Regaining Energy Momentum after Holidays

This year was particularly stressful and had me away from my family for a long period of time (six months, to be exact). Typically, my holiday season is littered with parties, gatherings, expectations and all of the trappings of a modern family at the holiday season. This typically leaves me feeling utterly exhausted, spent, kaput. And the period then between Christmas and New Years is typically for recovery from Christmas.

However, this year, because my family and I were apart so much, we decided to not go anywhere or have anyone over for the holidays. In brief, we hibernated, which was restful, glorious and much needed.

However, now that I have returned to work from such a significant holiday rest, I find that my momentum has slowed considerably–perhaps to the point of inertia. Now, inertia is deadly to the creative process and can be very difficult to climb out of.  It is far easier to continue something in motion (like a stone rolling down a hill), than it is to put something that is in stillness into motion.

I let myself rest this break, which took some serious time to accomplish and, having accomplished it, I find my momentum is at zero. I reached stillness and now that I have, my job is to engage in the heavy lifting necessary to get my energy back to where it needs to be, in order to be as productive as I know I can be.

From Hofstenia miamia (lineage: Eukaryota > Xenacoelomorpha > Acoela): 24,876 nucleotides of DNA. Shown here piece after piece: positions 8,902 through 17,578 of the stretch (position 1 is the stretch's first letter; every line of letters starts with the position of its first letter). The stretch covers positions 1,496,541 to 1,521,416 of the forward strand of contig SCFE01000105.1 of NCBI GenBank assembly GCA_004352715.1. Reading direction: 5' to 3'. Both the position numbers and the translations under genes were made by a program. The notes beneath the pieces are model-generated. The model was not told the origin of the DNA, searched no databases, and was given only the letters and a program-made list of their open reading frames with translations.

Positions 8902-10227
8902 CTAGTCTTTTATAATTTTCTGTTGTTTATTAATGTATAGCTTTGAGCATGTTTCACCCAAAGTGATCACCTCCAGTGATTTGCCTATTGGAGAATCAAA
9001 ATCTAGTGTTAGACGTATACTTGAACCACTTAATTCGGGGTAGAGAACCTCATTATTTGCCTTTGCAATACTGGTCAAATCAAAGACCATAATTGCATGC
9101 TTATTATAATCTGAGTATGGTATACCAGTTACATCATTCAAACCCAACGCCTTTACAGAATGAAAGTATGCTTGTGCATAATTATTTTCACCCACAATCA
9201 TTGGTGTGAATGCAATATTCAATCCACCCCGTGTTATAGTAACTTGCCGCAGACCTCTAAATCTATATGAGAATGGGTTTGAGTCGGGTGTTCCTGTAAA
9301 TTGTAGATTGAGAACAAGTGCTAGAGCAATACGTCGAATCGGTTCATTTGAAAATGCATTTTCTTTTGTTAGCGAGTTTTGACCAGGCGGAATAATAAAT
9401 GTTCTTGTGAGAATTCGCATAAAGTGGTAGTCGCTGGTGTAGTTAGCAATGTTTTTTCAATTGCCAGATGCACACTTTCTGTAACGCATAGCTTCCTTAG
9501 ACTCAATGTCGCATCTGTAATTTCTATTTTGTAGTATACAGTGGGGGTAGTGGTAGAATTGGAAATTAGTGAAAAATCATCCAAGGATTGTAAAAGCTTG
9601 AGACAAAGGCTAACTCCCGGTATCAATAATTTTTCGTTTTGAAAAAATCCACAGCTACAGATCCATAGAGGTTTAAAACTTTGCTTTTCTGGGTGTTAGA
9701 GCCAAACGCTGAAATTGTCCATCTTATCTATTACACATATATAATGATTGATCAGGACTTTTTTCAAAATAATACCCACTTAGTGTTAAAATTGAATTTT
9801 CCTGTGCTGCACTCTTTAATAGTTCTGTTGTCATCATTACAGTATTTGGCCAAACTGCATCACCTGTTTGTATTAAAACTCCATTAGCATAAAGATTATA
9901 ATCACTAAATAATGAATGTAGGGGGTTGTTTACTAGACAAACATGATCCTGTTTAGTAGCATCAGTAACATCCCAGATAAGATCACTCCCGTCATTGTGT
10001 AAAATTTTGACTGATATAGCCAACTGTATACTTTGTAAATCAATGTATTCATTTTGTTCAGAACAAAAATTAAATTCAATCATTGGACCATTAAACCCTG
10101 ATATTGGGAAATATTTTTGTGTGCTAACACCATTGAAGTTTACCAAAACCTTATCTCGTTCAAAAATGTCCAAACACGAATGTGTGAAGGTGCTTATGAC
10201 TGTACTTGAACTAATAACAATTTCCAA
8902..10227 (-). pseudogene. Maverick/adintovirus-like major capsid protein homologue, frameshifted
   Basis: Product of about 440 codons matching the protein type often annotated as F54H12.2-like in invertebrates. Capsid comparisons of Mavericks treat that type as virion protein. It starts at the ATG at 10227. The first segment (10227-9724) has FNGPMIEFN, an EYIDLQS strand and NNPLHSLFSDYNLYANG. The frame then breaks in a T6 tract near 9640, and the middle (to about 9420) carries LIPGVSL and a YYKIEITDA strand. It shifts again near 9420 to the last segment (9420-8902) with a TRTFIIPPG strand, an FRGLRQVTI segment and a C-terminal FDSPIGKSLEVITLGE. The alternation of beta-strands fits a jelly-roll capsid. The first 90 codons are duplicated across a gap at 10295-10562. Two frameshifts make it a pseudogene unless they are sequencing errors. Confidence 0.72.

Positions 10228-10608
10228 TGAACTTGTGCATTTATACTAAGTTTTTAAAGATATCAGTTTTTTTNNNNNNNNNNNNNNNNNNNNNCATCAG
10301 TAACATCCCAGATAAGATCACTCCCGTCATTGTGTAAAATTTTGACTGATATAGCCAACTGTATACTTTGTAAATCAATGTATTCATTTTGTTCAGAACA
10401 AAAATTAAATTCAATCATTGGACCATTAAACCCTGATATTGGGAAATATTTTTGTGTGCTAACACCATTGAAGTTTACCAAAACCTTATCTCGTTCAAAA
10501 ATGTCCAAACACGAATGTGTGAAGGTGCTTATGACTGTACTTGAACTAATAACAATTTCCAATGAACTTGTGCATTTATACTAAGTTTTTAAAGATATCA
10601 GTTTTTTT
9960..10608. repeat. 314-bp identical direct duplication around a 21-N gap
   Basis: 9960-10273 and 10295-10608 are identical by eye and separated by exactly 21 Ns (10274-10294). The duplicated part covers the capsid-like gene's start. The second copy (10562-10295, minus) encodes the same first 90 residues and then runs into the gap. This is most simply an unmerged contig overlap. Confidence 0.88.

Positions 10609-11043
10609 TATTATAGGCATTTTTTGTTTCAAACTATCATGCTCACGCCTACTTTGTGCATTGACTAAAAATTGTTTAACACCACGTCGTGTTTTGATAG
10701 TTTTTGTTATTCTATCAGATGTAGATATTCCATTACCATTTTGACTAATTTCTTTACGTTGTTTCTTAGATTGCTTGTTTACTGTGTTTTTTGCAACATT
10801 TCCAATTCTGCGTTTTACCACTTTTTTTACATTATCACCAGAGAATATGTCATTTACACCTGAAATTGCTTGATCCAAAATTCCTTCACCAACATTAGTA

How the heck does one accomplish such? I find that if I launch into a large project, like yard work (perhaps something unrelated to my “work”), that my energy will increase and so will my ability to do more work at work. Endorphins kick in, my energy rises (after days of repetition). If I can manage to muster the discipline to repeat for a few days, that typically does the trick.

Don’t have a garden? What is it that you do? How do you get your energy back up?

Momentum is just vital to the creative process. Work begets more work. When we are working, it is far easier to find more work (or for it to find us). But when we are out of work and reach inertia…watch out. That is like climbing out of a deep hole.

I would like to know what you do to get your momentum back up after a place of stillness. How long does it take you to accomplish your prior-to-rest momentum? Do you have any tricks or tips?

What do you do to get your momentum back up?

Jim Hart is the founder of The International Theatre Academy Norway and Austin Conservatory of Professional Arts.

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3 thoughts on “Regaining Energy Momentum after Holidays

  1. Excellent article! As an artist, regaining momentum for me is finding inspiration as quickly as possisble. That can come from various sources like seeing great art in musuems, galleries, art books, studios or having conversations with other artists. Seeing and experiencing energy in someone else is contagious and inspirational in itself.

    • Great to hear from you, Vincent. Thanks for your support. I would like to chat with you. What is a good time to reach you? Email me when you get a chance. jim (at) austinconservatory.com

      Hope you are well and thanks again for your support.

      Jim

  2. Great idea about the yard work. I find that I have to sit down with pen and paper and plot my momentum. Some might call this procrastination, but I like to call it carefully strategizing. 😉

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